Researchers have shown that the 24-hour circadian clock also influences cognitive performance in a wide variety of areas, including verbal reasoning and working memory. Researchers conclude that factors that disturb circadian rhythms can also affect cognitive performance.

Circadian disruption can come about for a variety of reasons, but the most common is a lack of light in the day, too much light at night, disrupted sleep patterns, and chronic inflammation.

Disrupting circadian rhythms can also lead to heart diseases, neurodegenerative conditions, and cancer [62].

People with brain fog are often wired but tired at night, fatigued in the day, and lack a cortisol spike in the AM. They can be hot at night and wake up to pee multiple times.

These are all symptoms of circadian disruption. I used to have these symptoms, but getting better meant my metabolism increased in the day and slowed at night.

Now I get tired at night and am awake in the day. I feel warmer in the day and cooler at night and I don’t get hypoglycemic at night. My vasopressin release has normalized so I don’t wake up to pee. I am alert and awake in the day and get tired at night, and have a good amount of energy until right before bed – when I crash out. I wake up refreshed and ready to hit the day when my circadian rhythm is working properly.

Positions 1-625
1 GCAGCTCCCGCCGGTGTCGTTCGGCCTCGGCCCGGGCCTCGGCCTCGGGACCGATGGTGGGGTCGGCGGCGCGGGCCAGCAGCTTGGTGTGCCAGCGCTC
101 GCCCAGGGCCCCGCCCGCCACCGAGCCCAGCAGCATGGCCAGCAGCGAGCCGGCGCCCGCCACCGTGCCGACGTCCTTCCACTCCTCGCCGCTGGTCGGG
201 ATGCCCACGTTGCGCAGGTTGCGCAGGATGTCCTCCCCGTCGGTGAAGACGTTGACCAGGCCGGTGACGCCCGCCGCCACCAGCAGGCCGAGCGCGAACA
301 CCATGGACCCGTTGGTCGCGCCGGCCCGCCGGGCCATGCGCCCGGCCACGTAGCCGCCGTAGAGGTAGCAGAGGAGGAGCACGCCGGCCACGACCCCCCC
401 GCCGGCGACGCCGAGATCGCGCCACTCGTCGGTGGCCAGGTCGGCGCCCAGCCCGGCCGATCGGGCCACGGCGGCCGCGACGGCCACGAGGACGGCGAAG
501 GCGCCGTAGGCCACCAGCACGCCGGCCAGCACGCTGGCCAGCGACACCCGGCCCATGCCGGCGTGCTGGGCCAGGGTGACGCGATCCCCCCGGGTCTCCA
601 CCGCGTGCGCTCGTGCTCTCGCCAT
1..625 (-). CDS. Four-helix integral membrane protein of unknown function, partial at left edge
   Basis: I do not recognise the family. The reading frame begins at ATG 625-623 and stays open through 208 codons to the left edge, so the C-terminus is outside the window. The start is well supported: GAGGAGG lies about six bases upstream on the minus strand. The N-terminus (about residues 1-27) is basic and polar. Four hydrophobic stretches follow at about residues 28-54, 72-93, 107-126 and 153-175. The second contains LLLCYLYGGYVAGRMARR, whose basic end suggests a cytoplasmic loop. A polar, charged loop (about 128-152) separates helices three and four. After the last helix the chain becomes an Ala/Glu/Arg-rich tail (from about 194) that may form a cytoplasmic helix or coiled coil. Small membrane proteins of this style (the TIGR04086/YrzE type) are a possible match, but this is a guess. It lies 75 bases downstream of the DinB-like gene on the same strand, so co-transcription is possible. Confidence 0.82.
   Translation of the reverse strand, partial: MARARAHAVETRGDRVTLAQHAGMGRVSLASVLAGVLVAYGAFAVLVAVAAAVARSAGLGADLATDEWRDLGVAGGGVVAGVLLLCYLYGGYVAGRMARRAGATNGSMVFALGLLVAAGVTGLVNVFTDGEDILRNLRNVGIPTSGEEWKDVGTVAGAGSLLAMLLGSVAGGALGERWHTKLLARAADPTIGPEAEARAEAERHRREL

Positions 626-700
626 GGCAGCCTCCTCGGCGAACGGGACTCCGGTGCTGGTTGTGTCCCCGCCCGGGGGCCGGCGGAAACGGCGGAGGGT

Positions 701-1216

Read my post on how to take care of your circadian rhythm.

3) Exercise

Too much or too little exercise can contribute to inflammation and oxidative stress.

I’ve never had a client whose brain fog was solely related to exercise, but it can be a contributory factor.

Moderate exercise brings down inflammation and oxidative stress. Interval exercise is particularly good.

Yoga is also particularly good because it balances the HPA axis.

However, endurance exercise increases inflammation (Th17 immune response) [63].

Don’t confuse endurance exercise with moderate aerobic exercise.